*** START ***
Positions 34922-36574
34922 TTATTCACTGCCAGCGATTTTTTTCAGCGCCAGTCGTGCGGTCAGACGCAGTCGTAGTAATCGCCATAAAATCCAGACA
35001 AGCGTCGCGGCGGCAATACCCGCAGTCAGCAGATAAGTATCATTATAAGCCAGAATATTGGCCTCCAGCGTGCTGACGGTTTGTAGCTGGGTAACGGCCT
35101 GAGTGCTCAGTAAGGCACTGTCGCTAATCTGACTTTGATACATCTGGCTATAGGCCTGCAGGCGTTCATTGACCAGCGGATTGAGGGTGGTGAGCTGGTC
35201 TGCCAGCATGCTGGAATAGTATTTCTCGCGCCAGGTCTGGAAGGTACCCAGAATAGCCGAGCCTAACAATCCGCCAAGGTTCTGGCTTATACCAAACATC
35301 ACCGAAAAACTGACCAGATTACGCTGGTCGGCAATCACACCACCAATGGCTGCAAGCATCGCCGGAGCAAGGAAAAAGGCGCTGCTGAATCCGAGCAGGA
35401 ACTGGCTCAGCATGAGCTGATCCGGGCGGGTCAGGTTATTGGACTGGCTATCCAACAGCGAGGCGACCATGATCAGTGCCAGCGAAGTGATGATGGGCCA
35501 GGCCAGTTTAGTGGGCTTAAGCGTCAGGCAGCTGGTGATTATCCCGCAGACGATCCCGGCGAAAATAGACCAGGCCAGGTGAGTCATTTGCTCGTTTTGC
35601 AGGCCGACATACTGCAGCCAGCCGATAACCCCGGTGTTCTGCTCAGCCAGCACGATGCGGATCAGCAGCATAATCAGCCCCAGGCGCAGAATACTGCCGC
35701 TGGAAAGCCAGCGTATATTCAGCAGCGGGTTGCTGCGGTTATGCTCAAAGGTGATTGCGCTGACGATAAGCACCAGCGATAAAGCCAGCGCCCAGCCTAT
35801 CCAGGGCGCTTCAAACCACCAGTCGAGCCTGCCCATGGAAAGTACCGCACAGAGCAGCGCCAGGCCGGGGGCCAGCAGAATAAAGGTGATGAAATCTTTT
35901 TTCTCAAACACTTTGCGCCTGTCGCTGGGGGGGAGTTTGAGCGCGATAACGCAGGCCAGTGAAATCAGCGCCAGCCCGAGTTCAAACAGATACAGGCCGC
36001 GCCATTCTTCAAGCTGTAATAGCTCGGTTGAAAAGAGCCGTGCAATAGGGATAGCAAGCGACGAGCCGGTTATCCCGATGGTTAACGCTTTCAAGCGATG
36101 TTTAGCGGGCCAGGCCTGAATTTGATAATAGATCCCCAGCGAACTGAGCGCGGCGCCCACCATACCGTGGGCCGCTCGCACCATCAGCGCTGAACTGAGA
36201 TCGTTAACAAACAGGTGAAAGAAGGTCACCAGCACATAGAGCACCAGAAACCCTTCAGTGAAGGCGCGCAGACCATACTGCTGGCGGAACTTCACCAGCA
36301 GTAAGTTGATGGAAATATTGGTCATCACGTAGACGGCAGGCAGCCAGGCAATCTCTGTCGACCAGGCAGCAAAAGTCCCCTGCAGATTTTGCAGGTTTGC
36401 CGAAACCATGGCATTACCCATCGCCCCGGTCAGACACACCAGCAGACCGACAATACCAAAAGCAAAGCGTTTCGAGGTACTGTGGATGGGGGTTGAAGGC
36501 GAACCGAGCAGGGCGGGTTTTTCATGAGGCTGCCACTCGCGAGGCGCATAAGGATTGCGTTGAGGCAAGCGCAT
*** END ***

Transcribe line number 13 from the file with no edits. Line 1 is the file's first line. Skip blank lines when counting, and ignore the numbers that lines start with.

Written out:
36001 GCCATTCTTCAAGCTGTAATAGCTCGGTTGAAAAGAGCCGTGCAATAGGGATAGCAAGCGACGAGCCGGTTATCCCGATGGTTAACGCTTTCAAGCGATG